Prince Harry was spotted volunteering for a non-profit foundation providing COVID-19 support for veterans and their families, and at-risk communities in Compton, California, last week.
The Duke of Sussex, 36, joined volunteers to pack and distribute food parcels as part of an event organised by Compton Veterans of Foreign Wars and the Walker Family Events Foundation (WFEF).
The event took place just a short drive from the home of the Duchess of Sussex’s mother, Doria, who lives in the Baldwin Hills area of Los Angeles, approximately 20 minutes away.
Alongside the image, the foundation penned: ‘Today I had the honor of meeting and working alongside Prince Harry, Duke of Sussex. He joined us in volunteering at Compton VFW for the Operation Nourish program packing and distributing food to our #Compton neighbors. He is very humble and kind.’
It’s the latest in a series of engagements focusing on the US military and veterans for Prince Harry, after his wreath was ‘snubbed’ by royals on Remembrance Sunday.
The Duke of Sussex, who spent ten years in the armed forces, made the personal request to Buckingham Palace for a wreath to be laid at the Cenotaph on his behalf, but was refused due to the fact he had left royal duties in March, The Times reported.
The Queen was not thought to have been informed of the request or its refusal, which is said to have ‘deeply saddened’ the Duke of Sussex, the publication reported.
Prince Harry, 36, volunteered for a non-profit foundation providing COVID-19 response for veterans and their families, and at-risk communities in Compton last week (pictured)
The royal cut a casual figure in denim jeans, a khaki polo top and cap, and could be seen donning a protective face mask
Taking to Instagram, another volunteer penned: ‘Today I had the honor of meeting and working alongside Prince Harry, Duke of Sussex’ (pictured)
In the photo, Prince Harry, who cut a casual figure in sneakers, has a pair of gloves hanging out of his back pocket, and can be seen packaging up bags of fresh produce.
The Inner City Child Development and Youth Foundation have partnered up with Compton Veterans and Los Angeles 3rd Platoon to distribute food weekly to the community.
The event encourages locals to help with the setting up, the handing out of fresh fruit and produce and clean up for the weekly effort which they say is ‘needed now more than ever.’
Later today, the royal will join a host of stars – including Bruce Springsteen and comedian Tiffany Haddish – at the annual Stand Up for Heroes event, which will broadcast online and on ABC News.
Prince Harry and Meghan Markle lay a wreath at Los Angeles National Cemetery on Remembrance Sunday on November 8, 2020 in Los Angeles, California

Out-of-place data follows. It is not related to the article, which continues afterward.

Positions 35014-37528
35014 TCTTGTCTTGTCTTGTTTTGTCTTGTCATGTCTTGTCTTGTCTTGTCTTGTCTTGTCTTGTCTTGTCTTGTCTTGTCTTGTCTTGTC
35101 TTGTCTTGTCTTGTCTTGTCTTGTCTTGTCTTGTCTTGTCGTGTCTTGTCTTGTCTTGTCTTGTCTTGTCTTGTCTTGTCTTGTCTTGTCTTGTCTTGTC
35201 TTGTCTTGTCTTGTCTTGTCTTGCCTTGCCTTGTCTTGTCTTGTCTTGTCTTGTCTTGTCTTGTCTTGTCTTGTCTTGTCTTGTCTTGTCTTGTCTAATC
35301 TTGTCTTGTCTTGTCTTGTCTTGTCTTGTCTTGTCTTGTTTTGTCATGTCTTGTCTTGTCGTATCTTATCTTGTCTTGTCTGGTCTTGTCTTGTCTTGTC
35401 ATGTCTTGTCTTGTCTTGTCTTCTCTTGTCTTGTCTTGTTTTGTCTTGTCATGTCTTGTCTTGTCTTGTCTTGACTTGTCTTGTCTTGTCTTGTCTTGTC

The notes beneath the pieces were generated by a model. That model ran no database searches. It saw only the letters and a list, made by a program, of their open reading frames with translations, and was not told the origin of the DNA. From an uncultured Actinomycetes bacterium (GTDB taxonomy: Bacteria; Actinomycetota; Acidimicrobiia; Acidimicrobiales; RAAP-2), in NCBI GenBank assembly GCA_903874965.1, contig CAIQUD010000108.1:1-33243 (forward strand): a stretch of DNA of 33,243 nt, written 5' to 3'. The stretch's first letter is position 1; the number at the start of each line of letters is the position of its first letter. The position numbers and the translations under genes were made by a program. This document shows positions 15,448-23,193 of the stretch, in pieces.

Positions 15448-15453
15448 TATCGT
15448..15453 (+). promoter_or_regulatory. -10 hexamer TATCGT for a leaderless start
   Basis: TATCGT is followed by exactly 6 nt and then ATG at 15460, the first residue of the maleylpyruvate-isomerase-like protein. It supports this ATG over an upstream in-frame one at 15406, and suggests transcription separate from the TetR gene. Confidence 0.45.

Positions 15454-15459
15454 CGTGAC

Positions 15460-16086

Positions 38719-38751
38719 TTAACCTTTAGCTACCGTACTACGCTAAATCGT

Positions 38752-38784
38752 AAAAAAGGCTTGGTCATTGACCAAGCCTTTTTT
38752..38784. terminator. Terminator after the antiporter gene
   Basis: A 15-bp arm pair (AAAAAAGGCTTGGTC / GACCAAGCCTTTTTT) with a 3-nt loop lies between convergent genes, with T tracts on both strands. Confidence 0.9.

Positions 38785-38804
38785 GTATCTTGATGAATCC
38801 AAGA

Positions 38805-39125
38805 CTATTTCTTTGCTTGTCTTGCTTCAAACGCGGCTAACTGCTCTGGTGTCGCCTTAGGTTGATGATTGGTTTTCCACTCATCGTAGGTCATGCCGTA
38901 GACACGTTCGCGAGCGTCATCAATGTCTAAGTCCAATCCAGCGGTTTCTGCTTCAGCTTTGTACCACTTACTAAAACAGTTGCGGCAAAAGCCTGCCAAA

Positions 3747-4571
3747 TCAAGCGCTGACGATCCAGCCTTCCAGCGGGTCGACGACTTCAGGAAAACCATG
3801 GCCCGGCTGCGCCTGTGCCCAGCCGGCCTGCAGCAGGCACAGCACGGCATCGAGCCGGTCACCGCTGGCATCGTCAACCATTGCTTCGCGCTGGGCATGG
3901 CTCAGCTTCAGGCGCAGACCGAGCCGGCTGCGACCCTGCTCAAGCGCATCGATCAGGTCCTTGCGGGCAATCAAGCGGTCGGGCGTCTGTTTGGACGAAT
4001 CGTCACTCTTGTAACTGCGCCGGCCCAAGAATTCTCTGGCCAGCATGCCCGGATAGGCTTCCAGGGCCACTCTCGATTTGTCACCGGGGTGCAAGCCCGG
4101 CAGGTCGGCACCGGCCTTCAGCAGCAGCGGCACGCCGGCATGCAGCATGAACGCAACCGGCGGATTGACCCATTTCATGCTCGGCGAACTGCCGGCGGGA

Prince Harry, who was known for years as the ‘joker’ of the royal family, will get the chance to that infamous wit to the test when he takes part in a virtual comedy fundraiser for the Bob Woodruff Foundation, an organisation that aims to ‘help veterans and military families thrive’.veterans in the US.
‘For the last 14 years, the Stand Up for Heroes event has continued to inspire our nation and serves as a reminder of all of the brave individuals that have defended our country selflessly in our military,’ said Bob Woodruff, ABC News correspondent and co-founder of the Bob Woodruff Foundation.
‘This year, it is especially important that we unite to show support for their sacrifices as we come together virtually to stand up for our heroes.’
Stand Up for Heroes will air on ABC News Live, TikTok, Facebook Watch, Cheddar, Twitch and Armed Forces Network.
The event, held in partnership with the New York Comedy Festival, will see a host of famous faces take to the stage for musical and stand-up performances – and it will give Harry a chance to reunite with music icon Bruce, who previously shared the stage with the Duke in 2017 when he performed at the closing ceremony of the Invictus Games.
It is unknown exactly what Harry’s role in the event proceedings will be, however it is likely that he will open up about his own experiences in the military, something that he has done many times in recent years.
The Duke of Sussex was last seen when he and Meghan Markle sparked controversy by staging a photoshoot at the Los Angeles National cemetery on November 8, where they marked Remembrance Day in the UK by visiting the graves of fallen Commonwealth soldiers.
The couple’s visit to the cemetery was captured by fashion photographer Lee Morgan – a move that sparked furious criticism from some who felt that they had turned the event into a ‘publicity stunt’.